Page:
- Call response: Declining laser power output provides a good indicator of a pending problem. Coherent service people used this indicator to initiate a process to remotely assess condition and remotely recover performance or guide local personnel through the repair.
- Condition Monitoring: A “health check” using software running on a PC connected to the laser provides an assessment of its condition. Again, the company guided a local person through the repair.
In the future, Coherent will offer a condition monitoring and predictive maintenance service built on Microsoft Azure. The laser equipment will be attached to a PC that runs diagnostics and then sends the results to Azure. Analytics in the Azure cloud assesses condition and, when an issue is identified, notifies the assigned people among Coherent’s customer service, distribution channel, and/or the end customer.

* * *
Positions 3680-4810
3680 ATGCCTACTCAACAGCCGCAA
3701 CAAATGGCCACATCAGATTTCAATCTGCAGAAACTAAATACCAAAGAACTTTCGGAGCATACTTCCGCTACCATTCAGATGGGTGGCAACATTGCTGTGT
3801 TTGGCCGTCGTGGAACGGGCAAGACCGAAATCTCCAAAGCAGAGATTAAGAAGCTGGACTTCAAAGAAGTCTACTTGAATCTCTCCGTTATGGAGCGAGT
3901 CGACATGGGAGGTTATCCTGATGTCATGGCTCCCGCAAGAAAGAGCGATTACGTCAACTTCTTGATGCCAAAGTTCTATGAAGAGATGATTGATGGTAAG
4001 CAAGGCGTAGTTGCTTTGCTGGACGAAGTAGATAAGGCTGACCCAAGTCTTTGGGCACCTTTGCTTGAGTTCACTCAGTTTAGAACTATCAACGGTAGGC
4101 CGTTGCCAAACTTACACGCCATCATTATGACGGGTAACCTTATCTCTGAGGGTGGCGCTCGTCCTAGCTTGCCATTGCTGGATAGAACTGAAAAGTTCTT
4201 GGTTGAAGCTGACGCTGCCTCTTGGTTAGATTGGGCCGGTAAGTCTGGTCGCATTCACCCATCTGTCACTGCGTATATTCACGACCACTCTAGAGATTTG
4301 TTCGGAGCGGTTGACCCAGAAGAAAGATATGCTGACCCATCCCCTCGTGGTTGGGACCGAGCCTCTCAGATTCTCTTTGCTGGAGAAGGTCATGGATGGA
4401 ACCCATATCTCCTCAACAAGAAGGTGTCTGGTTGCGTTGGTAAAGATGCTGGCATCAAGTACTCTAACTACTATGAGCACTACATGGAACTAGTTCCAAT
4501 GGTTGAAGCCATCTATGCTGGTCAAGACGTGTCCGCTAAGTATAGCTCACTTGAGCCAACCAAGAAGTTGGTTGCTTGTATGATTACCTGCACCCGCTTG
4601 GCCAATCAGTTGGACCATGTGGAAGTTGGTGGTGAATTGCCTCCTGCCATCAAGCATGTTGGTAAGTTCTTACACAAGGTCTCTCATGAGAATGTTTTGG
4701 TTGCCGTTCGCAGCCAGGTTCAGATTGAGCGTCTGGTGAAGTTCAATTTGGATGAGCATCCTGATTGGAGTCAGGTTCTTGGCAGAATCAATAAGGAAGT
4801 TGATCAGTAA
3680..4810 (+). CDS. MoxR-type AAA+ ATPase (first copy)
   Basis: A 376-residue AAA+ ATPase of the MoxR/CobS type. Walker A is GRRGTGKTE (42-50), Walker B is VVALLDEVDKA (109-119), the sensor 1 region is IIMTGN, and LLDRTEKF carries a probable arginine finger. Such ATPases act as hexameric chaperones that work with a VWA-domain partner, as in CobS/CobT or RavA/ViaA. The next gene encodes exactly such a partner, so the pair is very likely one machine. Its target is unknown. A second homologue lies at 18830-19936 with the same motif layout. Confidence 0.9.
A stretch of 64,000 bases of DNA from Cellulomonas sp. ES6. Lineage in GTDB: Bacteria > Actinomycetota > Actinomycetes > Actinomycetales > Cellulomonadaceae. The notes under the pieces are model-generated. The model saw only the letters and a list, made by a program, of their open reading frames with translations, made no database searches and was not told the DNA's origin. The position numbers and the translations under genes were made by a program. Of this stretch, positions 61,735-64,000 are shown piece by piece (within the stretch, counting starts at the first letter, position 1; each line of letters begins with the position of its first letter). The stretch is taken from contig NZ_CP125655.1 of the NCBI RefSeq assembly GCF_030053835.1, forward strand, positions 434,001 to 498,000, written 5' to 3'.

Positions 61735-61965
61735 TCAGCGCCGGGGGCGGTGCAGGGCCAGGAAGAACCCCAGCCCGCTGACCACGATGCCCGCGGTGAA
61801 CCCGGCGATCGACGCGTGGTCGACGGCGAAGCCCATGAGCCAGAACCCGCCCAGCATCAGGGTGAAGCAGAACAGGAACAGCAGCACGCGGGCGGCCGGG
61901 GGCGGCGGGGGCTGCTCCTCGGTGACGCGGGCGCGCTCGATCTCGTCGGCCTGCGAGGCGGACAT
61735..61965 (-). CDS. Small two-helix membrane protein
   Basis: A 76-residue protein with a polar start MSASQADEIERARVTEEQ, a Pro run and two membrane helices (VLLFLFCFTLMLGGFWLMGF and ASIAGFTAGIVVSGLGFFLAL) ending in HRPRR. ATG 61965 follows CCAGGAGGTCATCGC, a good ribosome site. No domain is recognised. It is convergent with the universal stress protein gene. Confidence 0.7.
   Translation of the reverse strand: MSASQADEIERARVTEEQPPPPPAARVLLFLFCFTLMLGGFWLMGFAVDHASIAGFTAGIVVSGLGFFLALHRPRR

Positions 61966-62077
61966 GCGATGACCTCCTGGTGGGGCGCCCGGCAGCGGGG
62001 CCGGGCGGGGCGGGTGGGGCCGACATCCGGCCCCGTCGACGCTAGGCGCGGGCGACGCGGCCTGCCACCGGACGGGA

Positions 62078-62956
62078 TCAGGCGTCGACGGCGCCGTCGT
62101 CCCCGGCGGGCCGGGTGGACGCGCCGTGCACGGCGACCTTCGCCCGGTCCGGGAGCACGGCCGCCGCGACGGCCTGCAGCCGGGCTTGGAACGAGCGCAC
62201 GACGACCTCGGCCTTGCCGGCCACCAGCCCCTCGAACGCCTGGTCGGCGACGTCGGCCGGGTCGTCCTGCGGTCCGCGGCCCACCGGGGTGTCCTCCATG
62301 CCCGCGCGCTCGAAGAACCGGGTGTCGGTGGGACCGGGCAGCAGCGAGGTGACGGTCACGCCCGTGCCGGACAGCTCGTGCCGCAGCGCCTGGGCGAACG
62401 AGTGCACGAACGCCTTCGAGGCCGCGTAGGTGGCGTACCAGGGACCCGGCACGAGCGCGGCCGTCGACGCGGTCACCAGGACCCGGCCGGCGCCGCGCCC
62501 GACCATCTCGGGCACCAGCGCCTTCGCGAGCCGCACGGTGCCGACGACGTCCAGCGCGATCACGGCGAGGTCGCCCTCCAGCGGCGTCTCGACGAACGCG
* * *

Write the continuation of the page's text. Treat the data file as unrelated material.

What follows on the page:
Emerson Remote Valve Monitoring
As discussed in detail in a previous ARC Insight, Shawn Anderson, Senior Research Specialist for Fisher Valves, a division of Emerson Process Management, gave a presentation on using IIoT to help end users reduce valve-related unplanned downtime. Mr. Anderson’s group initially began looking at adopting IIoT as a way to collect more valve health data from the field and provide more realistic valve failure information than could be generated in a lab. ARC refers to this as “closed-loop product lifecycle management (PLM).” It soon became apparent that IIoT technologies were a natural fit for a remote monitoring service to help optimize customers’ valve maintenance practices and uptime via predictive or prescriptive maintenance services for critical assets.